For Troubled Kids
March 27, 2014
Thank you so much for your editorial “More Help Needed for Troubled Kids” in The Star today.
As a community, we must find a way forward to provide mental health services for our troubled youngsters.
Perhaps when your words reach the larger community, they too will understand the gravity of the situation.
Please note the East Hampton School Board has budgeted $5,000 during last week’s budget workshop meeting to support this initiative. In a proposed budget in which over $1 million was cut, the board recognizes the need and urgency of this situation.
Thank you again for your support and bringing this issue to the attention of our community.
RICHARD J. BURNS
Superintendent of Schools
East Hampton Union Free
O’Hara and Lady Day
March 29, 2014
Kurt Wenzel’s review of the Library of America’s “The Cool School: Writing From America’s Hip Underground” (March 27) takes a smart stance toward the idea of “hipness” or “cool‚” ideas that have shaped a great deal of American culture over the last 50 years.
Therefore I was startled when Wenzel got around to a dismissive evaluation of Frank O’Hara’s much-loved poem “The Day Lady Died.” O’Hara, whose grave is a mile or so from my house in Springs, needs no defense. He’s not just a great American poet but one whose work has influenced poets all over the globe. O’Hara is safely canonical.
Nonetheless, it’s painful to see Wenzel dismiss O’Hara’s elegy for Billie Holiday as “sweet but minor.” It’s not sweet in the least, but fraught with anxiety and grief.
O’Hara’s describing a hectic afternoon in 1959, en route to Southampton, shopping for liquor, cigarettes, presents for friends out east, when suddenly he’s confronted with a headline blaring news of the death of Lady Day. She was an incomparable stylist, her songs wry and heartbroken, shattered and tough, voice worn to a whisper by years of heroin and the hard realities of being a black woman artist.
She rose above it, at least when she sang, and made beauty out of a difficult life.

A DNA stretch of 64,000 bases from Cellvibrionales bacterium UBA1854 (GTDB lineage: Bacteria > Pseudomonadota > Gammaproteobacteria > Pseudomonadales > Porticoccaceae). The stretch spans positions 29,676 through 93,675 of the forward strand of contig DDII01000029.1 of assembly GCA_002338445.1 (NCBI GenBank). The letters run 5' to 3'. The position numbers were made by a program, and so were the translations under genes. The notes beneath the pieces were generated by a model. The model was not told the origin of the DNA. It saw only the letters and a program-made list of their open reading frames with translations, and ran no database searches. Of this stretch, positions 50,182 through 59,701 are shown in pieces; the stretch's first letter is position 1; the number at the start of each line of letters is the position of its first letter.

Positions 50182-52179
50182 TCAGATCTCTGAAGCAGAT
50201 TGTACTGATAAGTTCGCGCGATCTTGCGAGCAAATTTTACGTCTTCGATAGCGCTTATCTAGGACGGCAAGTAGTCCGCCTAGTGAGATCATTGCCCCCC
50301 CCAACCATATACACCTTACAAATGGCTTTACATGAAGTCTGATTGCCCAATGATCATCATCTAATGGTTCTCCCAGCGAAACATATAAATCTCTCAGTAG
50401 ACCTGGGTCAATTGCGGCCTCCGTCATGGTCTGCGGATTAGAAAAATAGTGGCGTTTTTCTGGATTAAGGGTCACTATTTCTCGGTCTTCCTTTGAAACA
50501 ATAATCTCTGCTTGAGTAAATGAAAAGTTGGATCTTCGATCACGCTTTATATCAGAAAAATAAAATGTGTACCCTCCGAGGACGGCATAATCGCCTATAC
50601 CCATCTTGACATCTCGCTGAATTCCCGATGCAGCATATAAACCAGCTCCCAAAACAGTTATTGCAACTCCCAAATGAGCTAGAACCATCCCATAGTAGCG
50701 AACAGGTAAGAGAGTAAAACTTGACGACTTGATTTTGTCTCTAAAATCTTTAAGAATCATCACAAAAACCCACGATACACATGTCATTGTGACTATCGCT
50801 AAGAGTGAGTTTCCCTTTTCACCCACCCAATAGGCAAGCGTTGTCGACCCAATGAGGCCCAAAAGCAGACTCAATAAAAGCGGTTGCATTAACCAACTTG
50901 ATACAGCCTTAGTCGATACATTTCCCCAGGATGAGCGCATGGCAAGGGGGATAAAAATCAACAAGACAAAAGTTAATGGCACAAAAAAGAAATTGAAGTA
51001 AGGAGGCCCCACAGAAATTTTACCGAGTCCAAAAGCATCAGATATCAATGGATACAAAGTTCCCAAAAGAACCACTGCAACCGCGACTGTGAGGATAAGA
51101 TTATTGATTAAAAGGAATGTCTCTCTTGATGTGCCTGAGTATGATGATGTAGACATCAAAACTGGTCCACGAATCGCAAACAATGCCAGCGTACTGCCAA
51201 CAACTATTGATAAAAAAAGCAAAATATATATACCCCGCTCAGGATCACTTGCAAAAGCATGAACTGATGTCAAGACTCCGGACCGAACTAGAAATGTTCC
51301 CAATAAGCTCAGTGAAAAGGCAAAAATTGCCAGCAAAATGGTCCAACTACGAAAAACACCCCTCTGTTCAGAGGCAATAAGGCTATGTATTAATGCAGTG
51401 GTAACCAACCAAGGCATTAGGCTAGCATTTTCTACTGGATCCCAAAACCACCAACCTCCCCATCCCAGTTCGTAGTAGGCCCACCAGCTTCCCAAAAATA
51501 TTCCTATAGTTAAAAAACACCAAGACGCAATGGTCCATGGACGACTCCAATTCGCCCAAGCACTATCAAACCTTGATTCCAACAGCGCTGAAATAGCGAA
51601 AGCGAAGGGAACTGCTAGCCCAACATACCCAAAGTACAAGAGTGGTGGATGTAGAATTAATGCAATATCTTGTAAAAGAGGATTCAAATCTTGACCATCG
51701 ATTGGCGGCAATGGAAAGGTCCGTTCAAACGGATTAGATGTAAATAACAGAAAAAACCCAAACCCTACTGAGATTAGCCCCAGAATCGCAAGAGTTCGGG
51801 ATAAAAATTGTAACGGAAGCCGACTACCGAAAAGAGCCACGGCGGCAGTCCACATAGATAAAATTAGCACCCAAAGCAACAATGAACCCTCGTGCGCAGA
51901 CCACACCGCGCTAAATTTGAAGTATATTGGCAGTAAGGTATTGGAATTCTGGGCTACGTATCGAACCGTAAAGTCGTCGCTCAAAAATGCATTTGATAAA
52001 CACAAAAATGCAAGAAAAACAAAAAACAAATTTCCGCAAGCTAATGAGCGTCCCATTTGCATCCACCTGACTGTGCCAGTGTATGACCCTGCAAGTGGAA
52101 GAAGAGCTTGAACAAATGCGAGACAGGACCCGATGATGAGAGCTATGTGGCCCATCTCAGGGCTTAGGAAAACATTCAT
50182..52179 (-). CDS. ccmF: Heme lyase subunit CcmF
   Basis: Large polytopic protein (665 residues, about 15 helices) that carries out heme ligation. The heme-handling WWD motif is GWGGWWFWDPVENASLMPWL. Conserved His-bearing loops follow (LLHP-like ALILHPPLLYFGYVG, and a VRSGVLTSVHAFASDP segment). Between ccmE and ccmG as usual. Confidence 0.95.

For O’Hara, alcoholic, driven by a quest for sexual and romantic fulfillment, and like her committed to humor and style in his art‚ well, she had to be a hero, an ideal other, as great chanteuses have often been for gay men.
The poem ends, just as the awful headline sinks in, with a memory of hearing Holiday perform:
and I am sweating a lot by now thinking of
leaning on the john door in the 5 SPOT
while she whispered a song along the keyboard
to Mal Waldron and everyone and I stopped breathing
There’s hardly any punctuation in this poem; it’s a breathless scramble, suddenly stopped by shock. That song seemed outside of time, to rise above limitation. “Everyone and I” stopped breathing because all were entirely caught up in that song, as are O’Hara’s readers, at the end of a poem that preserves a moment, half a century ago, when an artist distilled feeling into one unforgettable, communal instant. A moment that’s still alive and ringing in O’Hara’s poem.
Sweet and minor? I’d respectfully suggest the reviewer take another look.
In Memory of Jim
March 31, 2014
To the Editor,
The Rev. James Jeffrey also loved music. On April 12, there will be a free concert in memory of Jim at St. Luke’s Episcopal Church in East Hampton at 4 in the afternoon.
This concert is the last in this season’s series of classical recitals in the third year of a program begun and funded by Jim at the church.
Music was a central interest of James Jeffrey’s life. He was a longstanding supporter and friend of Pianofest, hosted two of that program’s students each summer, and frequently attended concerts in New York, subscribing to several series at Carnegie Hall each year that he frequently shared with Pianofest graduates.
The concert will feature 10 former Pianofest students who were hosted by Jim over the years: Scott Cuellar, Ilya Filshtinsky, Matthew Graybil, Igor Lovchinsky, William McNally (music director of the series), Zahari Mechkov, Keith Miller, Daria Rabotkina, Konstantin Soukhovestski, and Katha Zinn.
I can assure your readers that this will be an exceptional musical event.
I hope that all of James Jeffrey’s friends and admirers as well as music lovers in our community will join us on April 12 at 4 p.m.
Feral Cat Poem #72
In “The Black-Eyed Blonde”
What is it cats know about us
that makes them deride us so?
Maybe it’s how we’re never
who we say we are.
You Can Have Both
March 31, 2014
So, landscapers and construction people are saying cutting down on noise will put people out of work. And I say, What? I can’t hear you since I’m now deaf from the leaf blowers and industrial mowers on my neighbor’s well-tended lawn deep in the woods.
I’ve heard it before. The airport managers said cutting back on helicopters would put people out of work as well.
The question is, what’s more important. The quality of our life or keeping people employed?
The answer, to me, is that you can have both. It’s not one or the other.
Landscapers can convert to less noisy mowers and electric blowers and pass the cost along to well-heeled customers (and maybe they can even convince a few to convert to beautiful moss). Construction people can limit the hours they can do noisy construction and also pass any costs along to customers, and at the same time, convert to less noisy and better muffled equipment.
The quality of life here in the Hamptons is going down, that’s for sure. And the increase of noise plays a significant role in that. And if fewer people want to live here, that hurts everyone.